Treasury releases new "anti-business" Division 7A proposals

By Alexis Kokkinos - October 25, 2018

After a four-year wait, the Treasury has released a discussion paper purporting to amend Division 7A in line with 2014 Board of Taxation proposals to reduce compliance costs for businesses. If legislated in its current form, there will be a substantial increase in compliance costs and tax payable by business entities within private groups conducted only for business purposes.

Instead of amending the law to reduce compliance for business taxpayers, consistent with the proposals in the government's 2016 Budget announcement, the Treasury has opted for rules that increase instances of double and even triple taxation, as well as taxation at the top marginal tax rate. The new proposals are a slap in the face for the private business tax community and contrary to recent amendments made by the same government to provide a lower tax rate to business taxpayers to assist with cash flow.

A. What happened?

Division 7A is a set of provisions governing the tax treatment of loans and other benefits provided by a private company to shareholders or their associates. Division 7A is one of the most significant compliance issues faced by private groups, especially those that operate their business using a corporate structure.

In 2014, the Board of Taxation provided a report to government outlining proposed changes to reduce compliance costs for business taxpayers seeking to apply Division 7A, while at the same time seeking to maintain the integrity of the provisions. In 2015, the current Treasurer, the Hon Josh Frydenberg, accepted those recommendations, indicating they would be positive for businesses:

“The report on Division 7A includes a number of recommendations designed to ease the compliance burden associated with rules that govern distributions from private companies and to lower the cost of working capital for private businesses.”

Unfortunately, the Treasury’s new discussion paper indicates it has decided to remove almost all proposals to ease the compliance burden and working capital costs, with implications for compliance costs and the amount of tax payable by entities within private groups.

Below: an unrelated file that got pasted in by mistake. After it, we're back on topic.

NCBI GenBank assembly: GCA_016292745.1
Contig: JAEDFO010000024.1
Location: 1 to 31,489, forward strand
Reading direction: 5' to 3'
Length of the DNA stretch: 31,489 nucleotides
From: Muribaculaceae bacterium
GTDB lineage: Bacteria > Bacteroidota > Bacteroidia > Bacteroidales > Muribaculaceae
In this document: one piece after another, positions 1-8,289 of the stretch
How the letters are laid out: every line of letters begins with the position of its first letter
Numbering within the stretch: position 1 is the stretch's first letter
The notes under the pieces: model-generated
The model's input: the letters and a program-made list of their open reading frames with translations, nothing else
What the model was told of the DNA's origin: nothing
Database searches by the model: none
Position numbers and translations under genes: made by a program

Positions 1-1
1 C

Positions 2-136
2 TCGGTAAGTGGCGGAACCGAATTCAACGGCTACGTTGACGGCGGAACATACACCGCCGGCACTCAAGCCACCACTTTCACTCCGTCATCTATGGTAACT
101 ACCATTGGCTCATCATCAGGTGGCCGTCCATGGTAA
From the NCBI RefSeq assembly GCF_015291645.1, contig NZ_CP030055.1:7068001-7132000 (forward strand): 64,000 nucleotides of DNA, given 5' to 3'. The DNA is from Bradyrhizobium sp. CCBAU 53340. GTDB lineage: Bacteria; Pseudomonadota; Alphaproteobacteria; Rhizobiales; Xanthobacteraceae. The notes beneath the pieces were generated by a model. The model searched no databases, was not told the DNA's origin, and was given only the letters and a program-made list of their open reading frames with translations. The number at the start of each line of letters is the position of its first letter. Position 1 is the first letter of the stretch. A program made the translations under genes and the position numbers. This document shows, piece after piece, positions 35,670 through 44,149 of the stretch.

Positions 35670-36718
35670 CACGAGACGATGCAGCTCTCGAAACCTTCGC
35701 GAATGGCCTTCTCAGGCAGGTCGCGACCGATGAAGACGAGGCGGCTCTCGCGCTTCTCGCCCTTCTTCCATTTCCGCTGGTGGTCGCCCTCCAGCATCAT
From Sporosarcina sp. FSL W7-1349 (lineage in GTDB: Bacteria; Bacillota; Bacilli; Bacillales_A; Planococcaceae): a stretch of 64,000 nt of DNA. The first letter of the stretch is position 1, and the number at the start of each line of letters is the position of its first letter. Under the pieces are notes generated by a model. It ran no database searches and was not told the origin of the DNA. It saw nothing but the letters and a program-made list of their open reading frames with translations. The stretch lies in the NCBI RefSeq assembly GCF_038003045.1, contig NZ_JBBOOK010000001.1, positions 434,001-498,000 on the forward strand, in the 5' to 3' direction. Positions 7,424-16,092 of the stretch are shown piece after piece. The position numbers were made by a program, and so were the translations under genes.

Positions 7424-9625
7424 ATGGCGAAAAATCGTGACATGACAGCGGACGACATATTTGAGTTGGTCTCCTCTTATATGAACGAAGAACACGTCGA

This latter aspect is critically important. While Pitcher Partners supports integrity rules that protect the corporate tax base where private company profits are used for private purposes, the proposed amendments were intended to assist corporate taxpayers in complying with Division 7A where the profits are not used for private purposes. These recommendations were clearly accepted by the government yet have now been dismissed by the Treasury without the government stating a policy change.

The Treasury justifies its change in position as “preferred from a policy perspective as [its new approach] encourages proactive cash flow management”. It is ludicrous of Treasury to suggest that forcing private businesses to fund annual payments of cash (business loan repayments) using after-tax dollars funded at the 47% tax rate will assist in positive cash flow management. In many cases, this policy change will result in double taxation and in some cases triple taxation where the dividends cannot be franked.

Treasury also justifies its renewed positions based on reasons of “commerciality”. However, it is uncommon to see an arm’s length loan with features such as charging interest on the opening balance for the whole year (irrespective of repayments); requiring ten equal repayments over the term of the loan; having a variable interest rate (only) and no option for fixed rates; and no ability to reduce the proposed high interest rates by way of security.

The difficult aspect to fathom is that, only last week, the government brought forward a reduction in the corporate tax rate to 25% and passed this Bill through Parliament with bi-partisan support. On this, the Minister, Hon Josh Frydenberg, went on record stating:

“This means businesses will keep more of their own money – that’s money they can invest back into their business, to create jobs, to boost their productivity and grow.”

However, instead of proceeding with the original Division 7A recommendations that would assist private business in complying with the provisions and with cash-flow management issues associated with the provisions, the Treasury has reversed such recommendations and policies in the release of this discussion paper. Pitcher Partners questions whether the change in policy is deliberate, and with government support, or made by the Treasury without direct authorisation from government. Typically, changes such as these are accompanied by a statement by the government that there has been a change of policy.